Unfortunately, many times short sales and Florida foreclosures are not always the best deal on the market. I sense your frustration when putting an offer on a Florida short sale property. On average, short sales can take at least 30-60 days to hear an offer back from the bank. Patience is certainly a virtue when dealing with banks that are inundated with many short sales and foreclosures at the current time.
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Have your real estate agent change the price for you. If you are selling by owner, you would have to go back to your original listing site and change the price there. Eventually it should get updated to trulia as well.... more
There are also numerous social media sites such as Facebook that have numerous Real Estate and Real Estate investor groups where people post advertisements all the time for services like yours. May want to give that a try.... more
It's a good idea to keep looking, because sometimes there is another property that will better suit the client. With short sales its always a multiple offer situation, so the best thing to do is have a second option. The offer would be contingent on the first one been turn down.... more
I should be able to match the rate if not beat it ,as well as provide great personal customer service. Shoot me a message and I'll be more that happy to provide an accurate quote. email@example.com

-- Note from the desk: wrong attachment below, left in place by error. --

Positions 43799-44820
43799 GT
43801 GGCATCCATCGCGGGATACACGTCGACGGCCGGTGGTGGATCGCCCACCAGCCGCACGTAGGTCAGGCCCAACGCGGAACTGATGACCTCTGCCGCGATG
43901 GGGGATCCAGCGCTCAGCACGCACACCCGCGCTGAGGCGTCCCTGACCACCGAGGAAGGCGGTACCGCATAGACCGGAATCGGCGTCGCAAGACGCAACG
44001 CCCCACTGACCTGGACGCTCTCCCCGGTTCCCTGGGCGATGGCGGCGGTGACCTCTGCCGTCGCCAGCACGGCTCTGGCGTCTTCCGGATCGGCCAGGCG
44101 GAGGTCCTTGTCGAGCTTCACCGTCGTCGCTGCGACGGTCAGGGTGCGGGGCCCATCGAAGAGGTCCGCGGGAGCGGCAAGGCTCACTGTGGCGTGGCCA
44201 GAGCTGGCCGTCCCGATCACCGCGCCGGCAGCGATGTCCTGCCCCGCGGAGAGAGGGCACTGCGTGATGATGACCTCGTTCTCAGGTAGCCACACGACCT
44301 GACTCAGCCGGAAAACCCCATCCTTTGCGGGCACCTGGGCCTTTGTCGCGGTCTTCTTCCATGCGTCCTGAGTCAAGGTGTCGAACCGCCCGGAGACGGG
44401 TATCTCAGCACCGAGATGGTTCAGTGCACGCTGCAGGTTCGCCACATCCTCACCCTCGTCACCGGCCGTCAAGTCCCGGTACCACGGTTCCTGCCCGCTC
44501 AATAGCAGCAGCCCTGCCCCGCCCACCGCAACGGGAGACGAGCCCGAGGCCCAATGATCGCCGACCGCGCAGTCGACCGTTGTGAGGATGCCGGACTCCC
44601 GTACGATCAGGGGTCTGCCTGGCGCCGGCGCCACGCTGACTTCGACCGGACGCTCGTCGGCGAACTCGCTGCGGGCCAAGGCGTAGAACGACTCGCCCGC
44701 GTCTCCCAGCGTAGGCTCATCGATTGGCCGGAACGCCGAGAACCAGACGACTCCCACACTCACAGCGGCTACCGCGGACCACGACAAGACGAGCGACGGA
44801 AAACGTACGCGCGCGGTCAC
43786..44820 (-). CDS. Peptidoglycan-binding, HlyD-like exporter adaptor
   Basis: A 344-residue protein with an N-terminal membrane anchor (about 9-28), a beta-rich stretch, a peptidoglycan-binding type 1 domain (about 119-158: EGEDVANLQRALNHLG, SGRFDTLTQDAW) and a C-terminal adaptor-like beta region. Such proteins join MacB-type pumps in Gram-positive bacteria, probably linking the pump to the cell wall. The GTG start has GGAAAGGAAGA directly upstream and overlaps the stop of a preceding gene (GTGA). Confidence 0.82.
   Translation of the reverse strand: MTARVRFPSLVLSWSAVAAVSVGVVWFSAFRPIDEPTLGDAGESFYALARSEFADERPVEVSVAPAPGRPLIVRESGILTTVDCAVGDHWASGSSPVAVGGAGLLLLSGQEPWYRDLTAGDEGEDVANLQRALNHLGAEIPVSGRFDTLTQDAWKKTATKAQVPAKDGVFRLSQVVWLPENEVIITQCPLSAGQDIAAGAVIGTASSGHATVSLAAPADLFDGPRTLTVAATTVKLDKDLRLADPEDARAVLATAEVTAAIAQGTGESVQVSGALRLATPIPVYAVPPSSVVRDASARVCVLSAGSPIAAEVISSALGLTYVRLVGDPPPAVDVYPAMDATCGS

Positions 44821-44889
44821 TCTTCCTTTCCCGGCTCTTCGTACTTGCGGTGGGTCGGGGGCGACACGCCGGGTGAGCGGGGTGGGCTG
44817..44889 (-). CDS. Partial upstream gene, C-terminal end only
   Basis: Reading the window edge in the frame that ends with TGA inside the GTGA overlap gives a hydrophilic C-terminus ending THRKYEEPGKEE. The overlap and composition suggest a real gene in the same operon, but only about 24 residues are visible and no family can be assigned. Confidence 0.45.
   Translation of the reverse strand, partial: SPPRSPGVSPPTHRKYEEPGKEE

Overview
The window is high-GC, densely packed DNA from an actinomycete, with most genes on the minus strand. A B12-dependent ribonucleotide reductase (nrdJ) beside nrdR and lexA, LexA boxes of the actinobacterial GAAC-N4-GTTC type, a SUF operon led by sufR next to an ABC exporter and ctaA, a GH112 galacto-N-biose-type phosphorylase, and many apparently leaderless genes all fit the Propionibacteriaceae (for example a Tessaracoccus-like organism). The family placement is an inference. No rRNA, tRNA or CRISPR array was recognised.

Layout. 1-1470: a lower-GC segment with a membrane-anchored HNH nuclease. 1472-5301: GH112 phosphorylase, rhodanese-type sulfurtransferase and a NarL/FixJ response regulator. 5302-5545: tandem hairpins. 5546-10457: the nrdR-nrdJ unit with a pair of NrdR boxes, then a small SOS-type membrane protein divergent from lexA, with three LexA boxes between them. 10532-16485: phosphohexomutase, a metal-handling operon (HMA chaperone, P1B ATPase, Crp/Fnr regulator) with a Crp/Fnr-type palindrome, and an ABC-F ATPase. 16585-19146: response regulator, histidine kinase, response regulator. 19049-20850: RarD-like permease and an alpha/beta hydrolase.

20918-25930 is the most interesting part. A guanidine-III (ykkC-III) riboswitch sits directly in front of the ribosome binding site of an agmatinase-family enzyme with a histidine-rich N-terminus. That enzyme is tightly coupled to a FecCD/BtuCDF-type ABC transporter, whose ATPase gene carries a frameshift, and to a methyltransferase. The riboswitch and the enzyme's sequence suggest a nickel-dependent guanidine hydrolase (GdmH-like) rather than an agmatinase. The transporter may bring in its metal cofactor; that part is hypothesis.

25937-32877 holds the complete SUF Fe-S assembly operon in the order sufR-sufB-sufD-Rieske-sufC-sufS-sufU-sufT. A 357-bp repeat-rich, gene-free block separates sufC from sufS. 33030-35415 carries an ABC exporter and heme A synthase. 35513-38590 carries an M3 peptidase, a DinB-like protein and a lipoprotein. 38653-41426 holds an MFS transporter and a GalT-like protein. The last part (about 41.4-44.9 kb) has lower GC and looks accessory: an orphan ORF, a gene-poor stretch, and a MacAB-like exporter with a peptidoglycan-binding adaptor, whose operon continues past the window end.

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If your lease has not expired the new buyers cannot annul your existing lease. I am also going to assume the property is in foreclosure and therefore your tights will be protected by the Tenants Protection Act of May 2009. To review the rights of tenants living in foreclosed homes and the information in the Tenant Protection Act click the link for more information, http://www.worldclassmemberservices.com/TenantRightsInForeclosure.html
As you will see from reviewing the information the new owner must allow the lease to expire. Do not rewrite your lease if you do not agree with the revised terms. Since the property has not foreclosed the new landlord cannot evict you under no circumstances until the expiration of your existing lease.
If the new owner wants you to move then you can contest this in court. On a personal note I would inform the new buyer of the defects to the property. Since they are both not treating you fairly it is not in your interest to cooperate with anyone. If the buyer pulls out and the property is foreclosed on this may provide you with an opportunity to be compensated for moving expenses. Also, since you are not working it will be difficult for you to secure another rental apartment.... more
Many people are still buying in PGCC at this time. The prices are better than resales to comparable homes. Time will tell how the HOA & WCI will work out.
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